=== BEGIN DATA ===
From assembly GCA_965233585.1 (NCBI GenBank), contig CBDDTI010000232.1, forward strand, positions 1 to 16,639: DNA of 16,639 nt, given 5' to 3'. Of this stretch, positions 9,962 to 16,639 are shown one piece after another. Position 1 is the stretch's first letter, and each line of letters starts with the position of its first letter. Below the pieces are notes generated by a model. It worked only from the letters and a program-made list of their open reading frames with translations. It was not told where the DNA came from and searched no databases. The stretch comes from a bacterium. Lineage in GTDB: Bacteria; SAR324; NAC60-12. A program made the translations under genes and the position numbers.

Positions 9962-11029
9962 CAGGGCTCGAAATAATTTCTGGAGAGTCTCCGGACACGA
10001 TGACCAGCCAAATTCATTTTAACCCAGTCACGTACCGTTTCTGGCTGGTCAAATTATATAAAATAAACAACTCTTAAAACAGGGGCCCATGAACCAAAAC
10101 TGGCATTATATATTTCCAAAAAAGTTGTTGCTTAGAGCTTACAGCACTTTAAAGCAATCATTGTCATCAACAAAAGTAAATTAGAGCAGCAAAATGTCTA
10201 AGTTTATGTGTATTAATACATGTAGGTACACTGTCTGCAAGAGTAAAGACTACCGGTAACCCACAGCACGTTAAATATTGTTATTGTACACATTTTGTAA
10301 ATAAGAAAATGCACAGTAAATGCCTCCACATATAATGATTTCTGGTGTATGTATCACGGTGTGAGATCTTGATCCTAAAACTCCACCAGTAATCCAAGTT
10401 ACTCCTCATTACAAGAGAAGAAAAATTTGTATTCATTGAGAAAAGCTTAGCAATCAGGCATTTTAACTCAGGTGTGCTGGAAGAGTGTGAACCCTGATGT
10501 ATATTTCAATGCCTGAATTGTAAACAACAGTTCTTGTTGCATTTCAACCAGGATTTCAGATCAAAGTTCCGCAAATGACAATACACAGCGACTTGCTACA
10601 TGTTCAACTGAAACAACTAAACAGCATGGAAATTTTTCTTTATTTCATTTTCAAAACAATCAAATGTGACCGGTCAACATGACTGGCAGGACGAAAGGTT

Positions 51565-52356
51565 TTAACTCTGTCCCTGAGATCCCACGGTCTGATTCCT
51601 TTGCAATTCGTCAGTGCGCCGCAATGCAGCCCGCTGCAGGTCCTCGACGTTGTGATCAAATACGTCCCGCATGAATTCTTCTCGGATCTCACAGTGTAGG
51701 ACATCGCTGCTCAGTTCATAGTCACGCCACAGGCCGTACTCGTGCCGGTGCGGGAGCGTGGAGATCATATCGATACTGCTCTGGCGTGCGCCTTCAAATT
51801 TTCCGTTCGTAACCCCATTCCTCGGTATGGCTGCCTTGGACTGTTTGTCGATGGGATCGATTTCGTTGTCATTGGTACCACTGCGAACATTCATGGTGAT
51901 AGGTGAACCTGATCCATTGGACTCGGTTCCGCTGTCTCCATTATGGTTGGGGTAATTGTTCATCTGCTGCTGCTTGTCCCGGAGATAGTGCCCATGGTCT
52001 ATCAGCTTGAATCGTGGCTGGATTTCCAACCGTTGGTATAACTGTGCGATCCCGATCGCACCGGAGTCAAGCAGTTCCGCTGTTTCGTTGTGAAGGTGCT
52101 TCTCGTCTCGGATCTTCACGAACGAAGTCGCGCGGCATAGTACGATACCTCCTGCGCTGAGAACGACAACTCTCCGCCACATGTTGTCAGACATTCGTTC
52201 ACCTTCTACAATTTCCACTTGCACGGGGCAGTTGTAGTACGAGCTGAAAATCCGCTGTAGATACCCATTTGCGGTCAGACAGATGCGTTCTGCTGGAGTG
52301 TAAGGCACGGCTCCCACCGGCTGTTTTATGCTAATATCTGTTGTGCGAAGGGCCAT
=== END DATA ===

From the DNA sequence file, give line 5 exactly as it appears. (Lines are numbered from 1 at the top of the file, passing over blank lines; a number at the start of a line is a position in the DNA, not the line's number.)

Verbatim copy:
10101 TGGCATTATATATTTCCAAAAAAGTTGTTGCTTAGAGCTTACAGCACTTTAAAGCAATCATTGTCATCAACAAAAGTAAATTAGAGCAGCAAAATGTCTA